Guthrie

THE HIGHER REGION REACHED ONLY BY THOSE WHO ARE BORN PHILOSOPHERS.

2. Which is this higher region? What must be done to reach it? One must be naturally disposed to love, and be really a born philosopher. In the presence of beauty, the lover feels something similar to the pains of childbirth; but far from halting at bodily beauty, he rises to that aroused in the soul by virtue, duties, science and laws  . Then he follows them up to the cause of their beauty, and in this ascending progress stops only when he has reached the Principle that occupies the first rank, that which is beautiful in itself. Then only does he cease being driven by this torment that we compare to the pains of childbirth.

LOVE IS TRANSFORMED INTO PROGRESSIVELY HIGHER STAGES.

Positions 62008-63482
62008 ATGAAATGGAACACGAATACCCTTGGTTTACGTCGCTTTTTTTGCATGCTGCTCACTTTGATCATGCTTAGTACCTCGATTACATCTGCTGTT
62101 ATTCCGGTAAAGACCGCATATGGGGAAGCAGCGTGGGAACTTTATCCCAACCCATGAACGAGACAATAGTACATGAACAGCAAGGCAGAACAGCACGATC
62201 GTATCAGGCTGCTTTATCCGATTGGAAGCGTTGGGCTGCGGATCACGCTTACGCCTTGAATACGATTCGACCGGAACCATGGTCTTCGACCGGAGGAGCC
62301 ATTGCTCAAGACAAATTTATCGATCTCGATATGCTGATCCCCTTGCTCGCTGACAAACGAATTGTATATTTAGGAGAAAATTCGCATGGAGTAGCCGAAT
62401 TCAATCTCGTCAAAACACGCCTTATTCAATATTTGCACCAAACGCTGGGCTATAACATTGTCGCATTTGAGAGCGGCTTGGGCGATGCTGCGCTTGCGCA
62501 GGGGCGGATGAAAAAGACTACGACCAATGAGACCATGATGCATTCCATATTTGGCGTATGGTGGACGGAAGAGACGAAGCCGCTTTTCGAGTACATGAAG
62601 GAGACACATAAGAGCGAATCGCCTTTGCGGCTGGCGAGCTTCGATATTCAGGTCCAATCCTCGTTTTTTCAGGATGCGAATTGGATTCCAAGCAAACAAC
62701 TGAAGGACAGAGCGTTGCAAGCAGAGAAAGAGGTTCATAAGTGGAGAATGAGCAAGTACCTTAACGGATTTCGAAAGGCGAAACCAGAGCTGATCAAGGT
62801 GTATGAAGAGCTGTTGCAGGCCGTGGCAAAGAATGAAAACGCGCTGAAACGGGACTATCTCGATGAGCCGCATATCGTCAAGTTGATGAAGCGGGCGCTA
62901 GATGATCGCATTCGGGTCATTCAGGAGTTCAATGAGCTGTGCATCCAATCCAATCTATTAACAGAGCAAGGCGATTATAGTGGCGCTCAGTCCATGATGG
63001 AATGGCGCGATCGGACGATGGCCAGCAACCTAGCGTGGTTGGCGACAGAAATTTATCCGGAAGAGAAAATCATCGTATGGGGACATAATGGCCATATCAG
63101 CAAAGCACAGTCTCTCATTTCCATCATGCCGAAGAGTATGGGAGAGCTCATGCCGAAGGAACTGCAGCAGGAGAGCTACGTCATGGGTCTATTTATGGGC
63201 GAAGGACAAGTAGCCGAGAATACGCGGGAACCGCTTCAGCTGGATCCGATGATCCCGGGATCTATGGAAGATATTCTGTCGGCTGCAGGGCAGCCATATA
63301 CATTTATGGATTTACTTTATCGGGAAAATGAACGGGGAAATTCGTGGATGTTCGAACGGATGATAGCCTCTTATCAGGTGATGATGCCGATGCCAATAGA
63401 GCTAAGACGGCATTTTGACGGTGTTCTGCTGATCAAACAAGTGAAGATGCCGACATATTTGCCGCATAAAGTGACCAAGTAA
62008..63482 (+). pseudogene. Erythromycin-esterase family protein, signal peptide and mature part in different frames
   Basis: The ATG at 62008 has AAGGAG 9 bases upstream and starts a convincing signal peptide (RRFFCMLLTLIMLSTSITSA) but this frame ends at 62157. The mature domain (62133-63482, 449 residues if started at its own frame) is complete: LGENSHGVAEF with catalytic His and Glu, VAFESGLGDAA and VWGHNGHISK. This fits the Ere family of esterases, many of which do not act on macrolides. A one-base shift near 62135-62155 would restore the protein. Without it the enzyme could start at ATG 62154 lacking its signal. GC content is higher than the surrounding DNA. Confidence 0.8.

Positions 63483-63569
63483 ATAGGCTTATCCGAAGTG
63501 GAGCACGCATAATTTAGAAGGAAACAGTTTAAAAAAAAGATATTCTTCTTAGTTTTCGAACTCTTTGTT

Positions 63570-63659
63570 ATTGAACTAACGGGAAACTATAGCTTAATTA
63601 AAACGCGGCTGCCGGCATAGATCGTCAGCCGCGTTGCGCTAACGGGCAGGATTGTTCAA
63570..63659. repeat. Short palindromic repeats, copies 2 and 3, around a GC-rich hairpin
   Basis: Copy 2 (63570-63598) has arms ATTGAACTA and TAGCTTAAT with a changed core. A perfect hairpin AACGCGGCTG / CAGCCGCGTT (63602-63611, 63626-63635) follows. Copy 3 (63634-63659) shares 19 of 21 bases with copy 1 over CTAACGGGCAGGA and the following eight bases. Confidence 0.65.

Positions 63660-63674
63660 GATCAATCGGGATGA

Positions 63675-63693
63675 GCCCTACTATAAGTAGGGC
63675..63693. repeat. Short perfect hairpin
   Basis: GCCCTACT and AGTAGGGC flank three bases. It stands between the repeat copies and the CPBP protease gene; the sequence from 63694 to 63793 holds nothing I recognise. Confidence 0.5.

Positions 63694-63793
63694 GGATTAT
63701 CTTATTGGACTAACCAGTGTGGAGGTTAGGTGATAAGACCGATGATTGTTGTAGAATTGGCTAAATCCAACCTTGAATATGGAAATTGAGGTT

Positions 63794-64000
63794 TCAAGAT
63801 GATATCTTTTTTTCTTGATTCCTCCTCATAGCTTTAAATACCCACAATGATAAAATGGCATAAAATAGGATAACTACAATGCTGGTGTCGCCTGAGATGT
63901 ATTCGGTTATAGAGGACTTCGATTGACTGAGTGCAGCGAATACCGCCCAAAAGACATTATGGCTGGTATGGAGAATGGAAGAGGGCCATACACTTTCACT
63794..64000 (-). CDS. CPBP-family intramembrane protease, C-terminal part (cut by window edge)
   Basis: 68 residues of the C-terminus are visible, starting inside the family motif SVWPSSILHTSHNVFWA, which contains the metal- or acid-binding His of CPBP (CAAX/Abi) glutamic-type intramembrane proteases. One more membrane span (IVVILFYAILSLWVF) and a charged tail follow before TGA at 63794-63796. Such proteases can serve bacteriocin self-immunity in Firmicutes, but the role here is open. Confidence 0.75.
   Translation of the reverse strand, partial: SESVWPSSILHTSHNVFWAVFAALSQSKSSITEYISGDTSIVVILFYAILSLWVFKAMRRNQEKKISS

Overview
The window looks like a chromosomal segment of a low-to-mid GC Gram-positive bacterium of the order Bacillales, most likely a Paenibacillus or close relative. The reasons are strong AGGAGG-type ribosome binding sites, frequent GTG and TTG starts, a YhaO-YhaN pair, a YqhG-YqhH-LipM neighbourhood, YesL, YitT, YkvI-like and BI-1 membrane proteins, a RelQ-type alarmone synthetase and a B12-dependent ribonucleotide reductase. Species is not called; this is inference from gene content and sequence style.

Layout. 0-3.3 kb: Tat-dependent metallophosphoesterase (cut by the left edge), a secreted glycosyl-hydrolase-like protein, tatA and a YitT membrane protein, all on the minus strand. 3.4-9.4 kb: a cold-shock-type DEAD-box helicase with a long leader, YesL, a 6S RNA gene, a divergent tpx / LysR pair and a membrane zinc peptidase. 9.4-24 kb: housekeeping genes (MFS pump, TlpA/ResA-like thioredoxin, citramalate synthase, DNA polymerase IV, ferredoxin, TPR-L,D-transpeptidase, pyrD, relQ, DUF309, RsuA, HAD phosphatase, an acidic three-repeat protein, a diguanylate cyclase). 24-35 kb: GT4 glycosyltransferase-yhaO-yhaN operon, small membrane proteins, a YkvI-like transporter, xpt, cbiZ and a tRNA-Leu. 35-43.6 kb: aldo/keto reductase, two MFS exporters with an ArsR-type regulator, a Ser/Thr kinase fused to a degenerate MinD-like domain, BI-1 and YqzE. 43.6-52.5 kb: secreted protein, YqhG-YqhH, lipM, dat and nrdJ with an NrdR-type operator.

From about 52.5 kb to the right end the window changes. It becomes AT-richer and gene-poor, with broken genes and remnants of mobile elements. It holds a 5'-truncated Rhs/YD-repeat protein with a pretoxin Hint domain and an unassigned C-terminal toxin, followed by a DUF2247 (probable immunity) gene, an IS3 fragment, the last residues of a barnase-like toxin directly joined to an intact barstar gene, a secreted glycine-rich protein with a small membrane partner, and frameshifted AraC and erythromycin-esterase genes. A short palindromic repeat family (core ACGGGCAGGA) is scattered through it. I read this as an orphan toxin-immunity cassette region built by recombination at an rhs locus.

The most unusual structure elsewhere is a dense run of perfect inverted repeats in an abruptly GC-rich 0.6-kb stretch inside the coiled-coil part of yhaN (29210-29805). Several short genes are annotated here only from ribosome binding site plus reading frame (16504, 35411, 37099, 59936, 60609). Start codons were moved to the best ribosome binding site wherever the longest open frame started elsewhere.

But how does he rise up thither? How does he have the power to do so? How does he learn to love? Here it is. The beauty seen in bodies is incidental; it consists in the shapes of which the bodies are the matter. Consequently the substance changes, and it is seen changing from beauty to ugliness. The body has only a borrowed beauty. Who imparted that beauty to the body? On the one hand, the presence of beauty; on the other, the actualization of the soul, which fashioned the body, and which gave it the shape it possesses. But is the soul, by herself, absolute beauty? No, since some souls are wise and beautiful, while some others are foolish and ugly. It is therefore, only by wisdom that the soul is beautiful. But from what is her wisdom derived ? Necessarily from intelligence; not from the intelligence that is intelligent at some time, though not at others, but from the genuine Intelligence, which is beautiful on that very account. Shall we stop at Intelligence, as a first principle? Or shall we on the contrary still rise above it ? Surely so, for Intelligence presents itself to us before the first Principle only because it is, so to speak, located in the antechamber of the Good. It bears all things within itself, and manifests them, so that it displays the image of the Good in manifoldness, while the Good itself remains in an absolute simple unity.